Interview: Teradata CTO Stephen Brobst on the challenges of unstructured data

Teradata CTO Stephen Brobst remains untempted by the appeal of analysing unstructured data such as text and voice.

Teradata CTO Stephen Brobst remains untempted by the appeal of analysing unstructured data such as text and voice.

"That is not our core competency," he says. "We are good at very high-speed processing of structured data."

But Teradata is "definitely interested" in processing the data content of voice and text messages once its meaning has been converted into structured formats.

"We are not interested in owning the algorithms that do the conversion, and we work with partners such as universities and start-ups to integrate their algorithms with Teradata's technology," Brobst told Computer Weekly at a Teradata user conference in Berlin.

Among those Teradata has worked with on this technology are SAS and Attensity, a start-up that can extract the sentiments expressed in public and private e-mail conversations. The theory is that such information can signal early warnings of problems or changes in user behaviour long before it becomes overt.

This is why intelligence services around the globe are among the most interested potential customers for the technology, Brobst says. The kind of processing Teradata is good at means it is quicker at identifying who might be worth following more closely.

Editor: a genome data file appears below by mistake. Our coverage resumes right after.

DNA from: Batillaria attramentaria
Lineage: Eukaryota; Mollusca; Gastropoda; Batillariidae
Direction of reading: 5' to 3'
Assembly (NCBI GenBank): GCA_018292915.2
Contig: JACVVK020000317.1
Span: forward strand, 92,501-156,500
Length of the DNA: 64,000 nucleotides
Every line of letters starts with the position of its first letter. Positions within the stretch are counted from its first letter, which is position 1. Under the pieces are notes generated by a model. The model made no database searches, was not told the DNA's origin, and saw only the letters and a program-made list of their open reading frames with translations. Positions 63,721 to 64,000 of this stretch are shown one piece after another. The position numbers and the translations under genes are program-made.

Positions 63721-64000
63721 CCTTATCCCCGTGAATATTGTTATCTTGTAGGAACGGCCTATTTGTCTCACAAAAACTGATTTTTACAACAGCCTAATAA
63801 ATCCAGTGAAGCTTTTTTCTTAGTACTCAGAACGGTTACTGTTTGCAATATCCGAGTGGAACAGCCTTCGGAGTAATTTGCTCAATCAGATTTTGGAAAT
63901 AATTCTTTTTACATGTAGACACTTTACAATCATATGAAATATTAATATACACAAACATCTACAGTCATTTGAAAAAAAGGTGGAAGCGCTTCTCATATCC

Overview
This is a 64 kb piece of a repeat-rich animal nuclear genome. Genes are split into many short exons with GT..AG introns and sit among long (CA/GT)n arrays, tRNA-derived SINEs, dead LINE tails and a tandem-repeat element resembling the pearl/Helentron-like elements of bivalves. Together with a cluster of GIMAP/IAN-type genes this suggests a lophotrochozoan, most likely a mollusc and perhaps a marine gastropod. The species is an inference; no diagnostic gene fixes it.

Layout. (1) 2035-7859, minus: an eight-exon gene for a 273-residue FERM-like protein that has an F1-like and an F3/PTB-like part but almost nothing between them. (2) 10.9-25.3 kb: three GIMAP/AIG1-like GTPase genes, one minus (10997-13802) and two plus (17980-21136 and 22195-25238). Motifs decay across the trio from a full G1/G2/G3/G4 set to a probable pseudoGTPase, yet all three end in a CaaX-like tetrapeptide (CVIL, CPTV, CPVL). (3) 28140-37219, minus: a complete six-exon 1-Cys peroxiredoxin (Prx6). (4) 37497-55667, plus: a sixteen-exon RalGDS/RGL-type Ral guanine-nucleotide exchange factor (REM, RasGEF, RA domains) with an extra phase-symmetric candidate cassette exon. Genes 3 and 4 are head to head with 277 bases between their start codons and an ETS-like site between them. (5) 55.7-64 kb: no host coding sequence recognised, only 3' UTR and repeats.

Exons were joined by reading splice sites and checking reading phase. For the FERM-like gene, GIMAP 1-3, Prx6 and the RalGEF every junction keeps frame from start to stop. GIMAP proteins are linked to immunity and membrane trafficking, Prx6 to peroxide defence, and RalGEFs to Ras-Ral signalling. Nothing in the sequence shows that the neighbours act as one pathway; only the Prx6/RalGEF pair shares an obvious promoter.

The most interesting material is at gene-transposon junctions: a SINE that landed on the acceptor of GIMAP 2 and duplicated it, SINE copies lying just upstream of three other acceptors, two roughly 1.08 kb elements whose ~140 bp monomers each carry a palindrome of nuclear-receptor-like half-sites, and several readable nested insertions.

"You have to look at it all," he says, adding some governments do not face the same sanctions.

Commercial users such as insurance companies may benefit from experimental technology that can tell when a person on the phone is lying and mark them for closer scrutiny, thus reducing the number of fraudulent claims they have to process.

Such applications remain very high-end, but they are creeping into the market, Brobst says. Teradata is helping that shift by developing new "form factors" that allow firms to access high-speed business analytics tools in both public and private clouds.

Brobst says the tools, such as tie-ups with Amazon's EC2 for public access and VMware for private cloud, are very suitable for non-production, proof-of-concept applications.

This may be all small to mid-sized companies need.

Brobst says initial loading of the datawarehouse is best done via optical storage media, but all updates and access are then via the web.

This can give SMEs the same or better competitive capacity as bigger firms, especially as the quality of the decisions prompted by business analytics depends very much on the validity and quality of the data collected and the questions asked.

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